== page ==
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No Smiling For Me


When I was born, I was told, I was a new sunshine in the life of my parents who had very patiently waited for about twelve years for this golden moment.”

I was with a young, smart and beautiful girl in a wheelchair. She was about eighteen years old and had come to Morrison’s Supermarket for shopping in the Queensbury area of North London. Her mother had parked her wheelchair in the magazine department, where I was choosing some magazines to help me to learn more about the British people.

The mother of the girl, who was called Anne, would take some time with her shopping and that gave me a chance to talk with this young disabled girl.

“I was the only child in my family and a much loved one,” she told me. “My life started in luxury and love as my parents had everything to give me a wonderful childhood.

I was quite healthy till the age of eight. I was one of the most brilliant of nursery children and did well at school. But fate had something evil in store: a dark and gloomy future, none of us had ever dreamt of.

At nine, I was affected by an acute fever and was admitted in the hospital for treatment. Within a few days the fever disappeared, but then my parents noticed something awkward in my walking. There was something wrong with my legs. Then my face, my ever-smiling face, seemed to be expressionless. My usually chattering mouth became stiff. My parents could not make out anything from my blank look. But one thing was certain: I was not smiling. And my legs were by now not working properly. I needed support to walk.

Immediately, they took me to our senior family doctor, Dr. Malvankar, an Indian, who was very kind and friendly with me. He was worried by my condition and arranged for further diagnosis.

The doctor could not identify the real problem but he believed the cause to be the side effects of certain antibiotic drugs and advised my parent to admit me to a private special hospital for better treatment before anything else went wrong. There was the possibility of paralysis of the lower part of my body.

I was admitted in the hospital in the ICU Department under the care of a child specialist, Dr. Rao. Several samples of blood and urine were taken. My parents were desperately worried; they could not face the worsening situation of their only beloved child, whose smile was their tonic and whose presence was their future. Surely I was their darling child opening a new and shining chapter in their married life after 12 years. My birth as such had really blessed them with a glittering future.

My legs deteriorated. The muscles of both legs weakened and I could not walk without the help of a nurse. Even constant observation by three specialists did not help much.

To the shock of my parents, the tests revealed that I was suffering from FSH Muscular Dystrophy, which according, to Dr. Rao. affects fifty people in a million and un-luckily I was one of them. It causes the facial nerves and muscles to become very weak, making it hard to express one’s emotions. It might affect speech in the long run. I could not smile any more. That was it.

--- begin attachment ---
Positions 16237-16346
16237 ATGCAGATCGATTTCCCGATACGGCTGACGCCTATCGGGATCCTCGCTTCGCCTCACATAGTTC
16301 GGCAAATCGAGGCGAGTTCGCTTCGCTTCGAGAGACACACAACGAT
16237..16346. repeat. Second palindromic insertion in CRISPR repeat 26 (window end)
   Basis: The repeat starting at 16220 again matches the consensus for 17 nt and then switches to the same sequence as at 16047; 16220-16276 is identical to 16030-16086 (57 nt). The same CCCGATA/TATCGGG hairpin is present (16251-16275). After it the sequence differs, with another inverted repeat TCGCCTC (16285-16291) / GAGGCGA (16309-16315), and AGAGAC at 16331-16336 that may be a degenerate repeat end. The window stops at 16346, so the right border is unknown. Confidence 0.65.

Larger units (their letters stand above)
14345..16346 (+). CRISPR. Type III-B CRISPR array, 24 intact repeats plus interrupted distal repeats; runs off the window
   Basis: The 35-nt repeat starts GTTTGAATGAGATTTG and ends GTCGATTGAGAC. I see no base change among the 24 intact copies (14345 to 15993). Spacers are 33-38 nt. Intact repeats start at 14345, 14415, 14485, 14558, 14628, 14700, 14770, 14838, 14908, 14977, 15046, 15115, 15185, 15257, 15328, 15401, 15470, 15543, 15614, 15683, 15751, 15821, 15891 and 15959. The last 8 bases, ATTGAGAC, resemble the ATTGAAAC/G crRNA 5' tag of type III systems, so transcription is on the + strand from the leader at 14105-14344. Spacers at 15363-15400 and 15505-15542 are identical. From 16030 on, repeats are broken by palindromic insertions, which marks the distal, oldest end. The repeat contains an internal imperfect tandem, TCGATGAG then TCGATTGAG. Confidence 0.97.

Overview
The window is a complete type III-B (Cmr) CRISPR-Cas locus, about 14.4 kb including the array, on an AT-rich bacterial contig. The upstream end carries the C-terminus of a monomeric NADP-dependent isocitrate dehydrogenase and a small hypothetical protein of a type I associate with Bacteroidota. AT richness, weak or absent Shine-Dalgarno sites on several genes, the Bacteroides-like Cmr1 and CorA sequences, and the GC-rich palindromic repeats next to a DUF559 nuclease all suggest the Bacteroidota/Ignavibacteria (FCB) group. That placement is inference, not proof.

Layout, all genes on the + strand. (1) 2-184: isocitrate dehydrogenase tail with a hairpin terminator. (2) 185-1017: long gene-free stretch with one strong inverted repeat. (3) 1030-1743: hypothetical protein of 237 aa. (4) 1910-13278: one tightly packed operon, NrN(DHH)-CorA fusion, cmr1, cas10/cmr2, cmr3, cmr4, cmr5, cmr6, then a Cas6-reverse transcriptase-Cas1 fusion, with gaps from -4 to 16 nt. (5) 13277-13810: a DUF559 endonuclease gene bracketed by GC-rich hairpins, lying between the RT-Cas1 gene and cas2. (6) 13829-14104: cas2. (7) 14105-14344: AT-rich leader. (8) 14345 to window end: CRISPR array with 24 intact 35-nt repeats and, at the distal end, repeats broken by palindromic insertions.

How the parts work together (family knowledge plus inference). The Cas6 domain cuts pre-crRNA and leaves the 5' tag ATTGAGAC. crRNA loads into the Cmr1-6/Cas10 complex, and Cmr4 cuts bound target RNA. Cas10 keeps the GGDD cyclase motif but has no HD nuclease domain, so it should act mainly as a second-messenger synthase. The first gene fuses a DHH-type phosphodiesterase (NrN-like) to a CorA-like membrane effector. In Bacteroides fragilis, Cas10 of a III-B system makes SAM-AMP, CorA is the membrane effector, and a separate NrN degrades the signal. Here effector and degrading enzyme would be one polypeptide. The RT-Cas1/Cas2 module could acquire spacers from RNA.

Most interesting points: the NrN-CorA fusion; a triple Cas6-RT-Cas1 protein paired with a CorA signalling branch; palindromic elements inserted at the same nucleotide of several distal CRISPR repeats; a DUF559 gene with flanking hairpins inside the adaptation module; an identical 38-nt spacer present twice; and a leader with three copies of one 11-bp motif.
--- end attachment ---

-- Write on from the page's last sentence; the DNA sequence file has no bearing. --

I remembered how, two years earlier, I had fallen down in the bathroom. I had been admitted to hospital and released after five days with nothing like serious diagnosed.

My parents were heart-broken when they learned of my condition, but I had a long way to go. My legs had grown so weak that I had no alternative but to use a wheelchair. Instead of being a teenager building her own future; I was dependent on my parents.

Now I could not get up early on my own as I had to wait for one of my parents to help me in the bathroom, toilet and kitchen. My bicycle was of no use now. I could not go to friends or the nearby shopping centre alone any more. I couldn’t attend a normal school as there were no facilities for handicapped children in the particular school.

But my parents, especially my mother, are so good with me that I forget the agonies of my life and do lot of reading and writing. I don’t mind people talking over my head when I am out in wheel chair with my mum. People look at me with sympathy or some even with disgust. But God, my guide and my hope, helped me with this pain and hurt. He has really taken care of my brain and speech,

I write for several magazines and some newspapers, and I also give talks in schools. That is the plus point of my life and I was happy doing it. I am well paid and I am happy at least I am able to help my mother to meet the house expenses that were not enough as she had to quit the job for me.

I am quite happy with my disability, but unfortunately I am unable to express it on my face with a smile; that is beyond my capacity now. I express my feelings through my pen and speech. I have a totally positive outlook on life. I am better off than many other handicapped people without lovely parents like mine.

Look, here is my angel mother with lots of shopping for me.”

“Please, no photograph,” Anne’s devoted mother requested me with a sweet smile when I brought out my camera. But Anne who had been my friend in a very short time allowed me to take one.



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